The highly skilled Federale Machete is hired by some unsavory types to assassinate a senator. But just as he's about to take the shot, he notices someone aiming at him and realizes he's been set up. He barely survives the sniper's bullet, and is soon out for revenge on his former employers, with the reluctant assistance of his brother Cheech Marin, who has become a priest and taken a vow of nonviolence. If you hire him to take out the bad guys, make sure the bad guys aren't you! Written by
When Michael Booth enters the house and starts shooting everyone with a silenced gun, the first man's head gets shot before we hear the sound of a gun. See more »
[in Spanish; subtitled]
We're federal agents, not martyrs. This is suicide. She's just another kidnap victim.
[holding up picture]
What makes her special? Because she's a witness against Torrez? He probably has her locked up, drugged our of her mind. We don't have to do this!
If not us, then who?
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Don Johnson's billing in the opening credits is listed as "and introducing Don Johnson" See more »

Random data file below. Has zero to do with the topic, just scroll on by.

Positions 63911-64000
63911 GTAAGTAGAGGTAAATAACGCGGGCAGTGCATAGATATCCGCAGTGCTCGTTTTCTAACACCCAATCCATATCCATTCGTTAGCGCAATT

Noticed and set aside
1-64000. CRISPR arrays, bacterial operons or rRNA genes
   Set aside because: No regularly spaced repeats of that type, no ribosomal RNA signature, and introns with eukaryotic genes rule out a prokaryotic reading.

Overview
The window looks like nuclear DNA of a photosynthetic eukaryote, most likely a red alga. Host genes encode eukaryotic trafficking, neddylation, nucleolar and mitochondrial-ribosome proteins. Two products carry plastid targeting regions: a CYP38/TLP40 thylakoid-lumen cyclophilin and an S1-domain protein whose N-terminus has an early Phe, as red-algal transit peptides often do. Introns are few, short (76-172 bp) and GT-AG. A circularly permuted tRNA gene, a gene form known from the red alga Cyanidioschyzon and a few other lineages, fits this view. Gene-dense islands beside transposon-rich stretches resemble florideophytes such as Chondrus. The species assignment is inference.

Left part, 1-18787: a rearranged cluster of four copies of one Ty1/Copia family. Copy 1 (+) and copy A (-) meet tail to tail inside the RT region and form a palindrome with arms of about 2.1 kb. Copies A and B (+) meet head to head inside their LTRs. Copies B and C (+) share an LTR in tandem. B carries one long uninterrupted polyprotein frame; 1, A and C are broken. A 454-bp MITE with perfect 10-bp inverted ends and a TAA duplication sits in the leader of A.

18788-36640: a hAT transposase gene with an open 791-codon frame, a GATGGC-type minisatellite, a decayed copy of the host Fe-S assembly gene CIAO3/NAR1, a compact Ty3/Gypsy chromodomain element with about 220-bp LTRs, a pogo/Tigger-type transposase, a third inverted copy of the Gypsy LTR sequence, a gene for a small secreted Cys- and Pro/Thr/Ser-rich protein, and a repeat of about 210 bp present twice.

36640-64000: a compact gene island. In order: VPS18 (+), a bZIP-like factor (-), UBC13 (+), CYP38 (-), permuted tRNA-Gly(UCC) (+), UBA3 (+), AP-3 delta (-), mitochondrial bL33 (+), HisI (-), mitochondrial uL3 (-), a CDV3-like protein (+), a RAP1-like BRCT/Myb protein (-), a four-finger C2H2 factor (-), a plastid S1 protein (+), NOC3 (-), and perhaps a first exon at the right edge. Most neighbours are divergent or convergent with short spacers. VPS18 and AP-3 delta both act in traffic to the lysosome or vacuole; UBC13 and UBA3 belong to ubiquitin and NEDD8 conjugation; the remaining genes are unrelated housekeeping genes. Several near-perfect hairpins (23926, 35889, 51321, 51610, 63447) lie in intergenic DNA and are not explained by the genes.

Machete is Robert Rodriguez's film based on his mock trailer made for the double grindhouse release of Quentin Tarantino's Death Proof and his own Planet Terror. B-Grade superstar Danny Trejo stars as the title character. Those that have seen the mock trailer, or the grindhouse films, know the style of yester-year that Machete is representing. Cheap, nasty, and funny is the order of the day for this kind of film. Rodriguez clearly knows his genre and audience. He goes all out with this over-the-top action flick. The story is, of course, ridiculous. Machete is betrayed by some "above the law" dudes and has to get revenge by slicing and dicing whoever gets in his way. The film does what it says on the cover. Don't go in expecting a glimmer of subtlety or characterization. Go in expecting action, titties, action, blood, titties, oh and action. This would be all well and good except for some slight problems. The unashamedly preachy messages against the Mexican/United States border does get a bit tiring, as does the repetitive nature of the violence (after some interesting action set- pieces they all become similar, except towards the end). Also, this kind of film needs to be much snappier and shorter. It's around twenty minutes too long so that the humor and overall style tends to drag on a bit. Machete holds it's tongue permanently in cheek and Danny Trejo milks every scene as much as he possibly can. Jessica Alba, Michelle Rodriguez and Lindsay Lohan all make for good eye candy and there are some very funny moments. All in all, this exercise in grindhouse excess should keep the fans of this style very happy, even if it can slightly bore others.
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